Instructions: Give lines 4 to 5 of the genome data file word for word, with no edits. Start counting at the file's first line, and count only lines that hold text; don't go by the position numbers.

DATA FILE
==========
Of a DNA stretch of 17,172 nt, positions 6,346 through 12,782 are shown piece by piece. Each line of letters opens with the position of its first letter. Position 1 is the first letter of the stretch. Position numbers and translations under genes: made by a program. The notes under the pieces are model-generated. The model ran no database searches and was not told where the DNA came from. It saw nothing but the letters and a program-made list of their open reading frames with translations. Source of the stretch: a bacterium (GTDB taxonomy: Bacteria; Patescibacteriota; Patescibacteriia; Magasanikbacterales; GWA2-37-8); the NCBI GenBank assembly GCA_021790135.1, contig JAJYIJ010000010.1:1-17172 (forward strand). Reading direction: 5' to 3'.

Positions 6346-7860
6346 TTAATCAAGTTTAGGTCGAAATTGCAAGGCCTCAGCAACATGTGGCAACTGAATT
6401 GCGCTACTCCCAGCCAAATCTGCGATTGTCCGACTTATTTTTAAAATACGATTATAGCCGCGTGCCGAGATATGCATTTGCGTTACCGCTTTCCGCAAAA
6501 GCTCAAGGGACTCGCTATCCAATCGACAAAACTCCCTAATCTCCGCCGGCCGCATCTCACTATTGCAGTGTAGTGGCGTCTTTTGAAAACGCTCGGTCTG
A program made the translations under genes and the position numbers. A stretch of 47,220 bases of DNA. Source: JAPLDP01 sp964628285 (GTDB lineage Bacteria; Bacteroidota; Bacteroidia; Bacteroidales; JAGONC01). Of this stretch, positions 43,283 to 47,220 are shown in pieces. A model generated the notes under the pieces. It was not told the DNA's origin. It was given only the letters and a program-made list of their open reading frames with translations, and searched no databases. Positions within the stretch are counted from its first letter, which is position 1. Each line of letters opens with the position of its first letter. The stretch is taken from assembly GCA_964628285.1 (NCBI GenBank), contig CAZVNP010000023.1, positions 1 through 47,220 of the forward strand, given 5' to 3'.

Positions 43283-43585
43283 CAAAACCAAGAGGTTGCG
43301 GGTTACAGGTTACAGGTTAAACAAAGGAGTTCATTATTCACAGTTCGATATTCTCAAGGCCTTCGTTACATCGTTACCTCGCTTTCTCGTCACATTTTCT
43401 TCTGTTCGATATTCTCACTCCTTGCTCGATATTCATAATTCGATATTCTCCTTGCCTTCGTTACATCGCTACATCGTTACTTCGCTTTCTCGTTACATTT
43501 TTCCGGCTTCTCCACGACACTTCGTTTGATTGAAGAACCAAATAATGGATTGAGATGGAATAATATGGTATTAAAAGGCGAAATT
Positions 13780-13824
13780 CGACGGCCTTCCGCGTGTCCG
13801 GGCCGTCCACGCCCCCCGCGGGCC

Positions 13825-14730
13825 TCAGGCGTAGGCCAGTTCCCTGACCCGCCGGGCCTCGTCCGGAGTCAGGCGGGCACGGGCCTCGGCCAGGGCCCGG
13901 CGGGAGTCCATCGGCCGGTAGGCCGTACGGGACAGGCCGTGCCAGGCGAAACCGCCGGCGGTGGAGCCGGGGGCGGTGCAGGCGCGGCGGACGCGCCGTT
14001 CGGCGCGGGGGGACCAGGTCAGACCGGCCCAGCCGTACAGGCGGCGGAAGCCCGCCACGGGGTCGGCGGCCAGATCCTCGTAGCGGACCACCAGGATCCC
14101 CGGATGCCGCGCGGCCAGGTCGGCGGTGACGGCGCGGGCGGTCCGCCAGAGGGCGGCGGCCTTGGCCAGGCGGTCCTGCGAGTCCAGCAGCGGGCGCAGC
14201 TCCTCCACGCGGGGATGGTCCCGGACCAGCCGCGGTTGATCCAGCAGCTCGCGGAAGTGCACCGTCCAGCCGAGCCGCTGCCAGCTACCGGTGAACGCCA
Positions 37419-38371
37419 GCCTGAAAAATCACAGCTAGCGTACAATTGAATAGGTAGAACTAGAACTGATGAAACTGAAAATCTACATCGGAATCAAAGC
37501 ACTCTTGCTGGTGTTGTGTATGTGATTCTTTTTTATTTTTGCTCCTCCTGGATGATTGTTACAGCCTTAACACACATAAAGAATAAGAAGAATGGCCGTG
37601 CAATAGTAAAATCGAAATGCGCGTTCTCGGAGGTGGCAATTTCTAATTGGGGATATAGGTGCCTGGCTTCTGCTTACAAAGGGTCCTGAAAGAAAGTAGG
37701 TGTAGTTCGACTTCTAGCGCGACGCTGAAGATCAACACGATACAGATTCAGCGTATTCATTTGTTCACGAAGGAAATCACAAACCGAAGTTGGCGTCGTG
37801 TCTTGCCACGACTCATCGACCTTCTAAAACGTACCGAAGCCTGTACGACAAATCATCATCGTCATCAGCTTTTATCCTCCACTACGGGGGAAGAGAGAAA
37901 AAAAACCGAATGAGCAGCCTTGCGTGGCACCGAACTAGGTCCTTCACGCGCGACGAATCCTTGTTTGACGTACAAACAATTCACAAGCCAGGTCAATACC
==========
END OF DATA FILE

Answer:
6401 GCGCTACTCCCAGCCAAATCTGCGATTGTCCGACTTATTTTTAAAATACGATTATAGCCGCGTGCCGAGATATGCATTTGCGTTACCGCTTTCCGCAAAA
6501 GCTCAAGGGACTCGCTATCCAATCGACAAAACTCCCTAATCTCCGCCGGCCGCATCTCACTATTGCAGTGTAGTGGCGTCTTTTGAAAACGCTCGGTCTG